"It undermines our [the EP's] credibility and it also harms the work of other legitimate election-observation bodies, such as ODIHR," Viola von Cramon-Taubadel, a German Green MEP, also told this website, referring to the Office for Democratic Institutions and Human Rights, a Warsaw-based European election-watchdog.

Going public

Naming and shaming those who did it was the best remedy, Schiffer and von Cramon-Taubadel added.

"They [the EP] should make the names public - to say these people are acting in contradiction to international norms," Schiffer said.

"The naming and shaming could be done by Sassoli or by the Conference of Presidents," von Cramon-Taubadel said, referring to EP president David Sassoli and to a club which brings together the EP's political-group leaders and committee chairs.

But for the time being, the blacklist, which is regularly updated, is destined to remain buried in the DEG's little-known briefings.

"It is not about naming and shaming," Tobé and the DEG's other co-chair, German centre-right MEP David McAllister, told EUobserver in a joint statement.

EUobserver also contacted the 11 MEPs who were either blacklisted or reprimanded last week.

"Mr Pineda is aware of the rules of the unofficial missions he has participated in, and has therefore never spoken on behalf of the EP or implied in any way that he was there with an official mandate," Pineda's office said.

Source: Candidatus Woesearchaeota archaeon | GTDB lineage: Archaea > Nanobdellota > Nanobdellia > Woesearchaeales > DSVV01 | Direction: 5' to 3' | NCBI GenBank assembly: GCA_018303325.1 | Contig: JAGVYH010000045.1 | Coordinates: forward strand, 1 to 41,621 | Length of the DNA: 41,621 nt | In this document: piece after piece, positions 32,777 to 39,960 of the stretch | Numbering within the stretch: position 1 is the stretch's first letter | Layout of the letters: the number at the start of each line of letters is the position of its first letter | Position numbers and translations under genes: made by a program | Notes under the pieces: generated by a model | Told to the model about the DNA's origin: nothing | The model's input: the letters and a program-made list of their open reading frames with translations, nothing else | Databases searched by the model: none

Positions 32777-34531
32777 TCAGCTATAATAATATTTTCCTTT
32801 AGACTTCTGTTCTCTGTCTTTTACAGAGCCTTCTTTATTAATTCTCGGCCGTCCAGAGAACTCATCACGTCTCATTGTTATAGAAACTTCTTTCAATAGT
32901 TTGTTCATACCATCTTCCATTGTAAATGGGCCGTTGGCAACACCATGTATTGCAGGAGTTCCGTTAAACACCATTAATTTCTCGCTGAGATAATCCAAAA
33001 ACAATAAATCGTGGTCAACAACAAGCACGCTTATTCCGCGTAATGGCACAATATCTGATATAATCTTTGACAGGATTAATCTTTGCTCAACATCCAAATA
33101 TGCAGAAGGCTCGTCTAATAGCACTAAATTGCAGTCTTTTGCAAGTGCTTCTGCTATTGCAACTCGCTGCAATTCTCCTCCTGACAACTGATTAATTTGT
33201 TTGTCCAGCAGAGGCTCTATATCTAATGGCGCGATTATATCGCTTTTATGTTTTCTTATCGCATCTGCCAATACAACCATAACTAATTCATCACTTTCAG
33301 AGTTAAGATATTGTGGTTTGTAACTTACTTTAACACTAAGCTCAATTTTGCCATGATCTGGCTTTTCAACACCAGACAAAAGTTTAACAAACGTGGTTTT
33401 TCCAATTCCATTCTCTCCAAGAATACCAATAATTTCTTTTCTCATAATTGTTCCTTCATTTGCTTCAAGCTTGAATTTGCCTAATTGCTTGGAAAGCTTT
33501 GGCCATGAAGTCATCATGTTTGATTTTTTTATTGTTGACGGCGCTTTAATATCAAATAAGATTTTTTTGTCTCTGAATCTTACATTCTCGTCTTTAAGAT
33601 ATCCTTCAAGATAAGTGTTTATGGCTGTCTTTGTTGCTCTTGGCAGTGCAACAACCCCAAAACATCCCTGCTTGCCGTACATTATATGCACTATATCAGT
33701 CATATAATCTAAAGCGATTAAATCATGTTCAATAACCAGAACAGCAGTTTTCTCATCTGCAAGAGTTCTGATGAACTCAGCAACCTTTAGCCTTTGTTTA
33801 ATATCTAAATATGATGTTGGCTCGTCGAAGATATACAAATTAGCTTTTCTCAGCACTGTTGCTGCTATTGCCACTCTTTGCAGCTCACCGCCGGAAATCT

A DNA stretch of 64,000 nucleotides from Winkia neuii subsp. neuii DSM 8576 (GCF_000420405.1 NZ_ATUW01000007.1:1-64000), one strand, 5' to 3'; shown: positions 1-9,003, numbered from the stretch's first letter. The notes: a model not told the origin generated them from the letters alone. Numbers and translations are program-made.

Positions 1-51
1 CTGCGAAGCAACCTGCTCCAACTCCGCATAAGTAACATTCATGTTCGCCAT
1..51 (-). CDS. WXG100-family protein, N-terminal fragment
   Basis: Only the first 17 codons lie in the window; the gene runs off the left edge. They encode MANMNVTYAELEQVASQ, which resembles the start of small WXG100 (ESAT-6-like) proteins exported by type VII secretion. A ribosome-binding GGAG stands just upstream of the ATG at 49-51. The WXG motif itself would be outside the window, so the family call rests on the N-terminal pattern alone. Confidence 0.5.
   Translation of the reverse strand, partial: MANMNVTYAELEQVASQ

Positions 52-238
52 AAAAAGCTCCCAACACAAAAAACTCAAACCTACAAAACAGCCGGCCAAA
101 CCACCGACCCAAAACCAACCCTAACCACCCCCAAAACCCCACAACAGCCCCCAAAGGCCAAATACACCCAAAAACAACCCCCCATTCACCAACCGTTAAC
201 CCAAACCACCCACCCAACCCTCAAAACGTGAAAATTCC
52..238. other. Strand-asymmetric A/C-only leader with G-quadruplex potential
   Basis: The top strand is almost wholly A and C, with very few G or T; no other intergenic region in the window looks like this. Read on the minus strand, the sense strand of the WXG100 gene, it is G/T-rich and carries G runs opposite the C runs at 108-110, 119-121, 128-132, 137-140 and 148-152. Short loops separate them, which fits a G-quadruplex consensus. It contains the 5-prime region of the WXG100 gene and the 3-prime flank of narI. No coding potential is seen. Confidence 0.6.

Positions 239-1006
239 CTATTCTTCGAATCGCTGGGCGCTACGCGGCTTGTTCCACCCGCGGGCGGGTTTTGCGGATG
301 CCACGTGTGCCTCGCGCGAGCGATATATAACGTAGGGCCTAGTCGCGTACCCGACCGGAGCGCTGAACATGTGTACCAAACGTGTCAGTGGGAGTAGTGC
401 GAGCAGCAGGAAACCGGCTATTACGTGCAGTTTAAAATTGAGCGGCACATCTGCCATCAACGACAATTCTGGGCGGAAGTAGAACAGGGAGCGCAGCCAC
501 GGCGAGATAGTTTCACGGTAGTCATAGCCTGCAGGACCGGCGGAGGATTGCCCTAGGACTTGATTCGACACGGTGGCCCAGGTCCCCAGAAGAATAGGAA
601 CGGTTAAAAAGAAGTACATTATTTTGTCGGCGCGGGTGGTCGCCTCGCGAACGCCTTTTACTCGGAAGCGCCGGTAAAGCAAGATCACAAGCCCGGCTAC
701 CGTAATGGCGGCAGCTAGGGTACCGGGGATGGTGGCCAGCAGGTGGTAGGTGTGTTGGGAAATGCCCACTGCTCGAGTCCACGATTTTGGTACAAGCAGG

Most of the others did not reply or declined to talk.

But the fact 10 out of the 11 names came from far-right or far-left groups in the EP posed the question if they were being targeted for political reasons, while other violators from mainstream groups got off the hook.

"The EPP has a problem and the S&D also has a problem [with fake observers]," Schiffer, the German expert, said, referring to the centre-left Socialists & Democrats group, the second largest in the EP.

For their part, Tobé and McAllister said: "Decisions on cases of individual unofficial election observation by MEPs are never taken on a partisan basis".

They also cited chapter and verse (Annex III) of the due process that underpinned the EP blacklist.

EPP family

But for his part, Martusciello said he was treated in a rather friendly way by his fellow EPP member and DEG co-chair - McAllister.

Martusciello recently went to Kazakhstan not to observe voting, he told EUobserver, but merely in his capacity as president of the EP's Central Asia delegation.

"I gave some speeches. That is all," he said.

His trip and speeches did happen to coincide with Kazakhstan's presidential elections on 10 January, however.

And the bad optics was why Tobé, the other DEG co-chair, said, last week, that Martusciello would be sent an official "warning letter".

But, according to Martusciello, no such warning ever came.

And the only letter he received on the subject, he said, was a personal email from McAllister on 8 January, which he invited EUobserver to publish, and which appeared to endorse his trip.

"Dear Fulvio ... Thank you for informing me about your planned visit to Kazakhstan," McAllister said in the email.

"I wish you all the best and stay safe. I am looking forward to your report [on the trip]," McAllister added.

Martusciello did, in fact, get a formal warning letter, it later transpired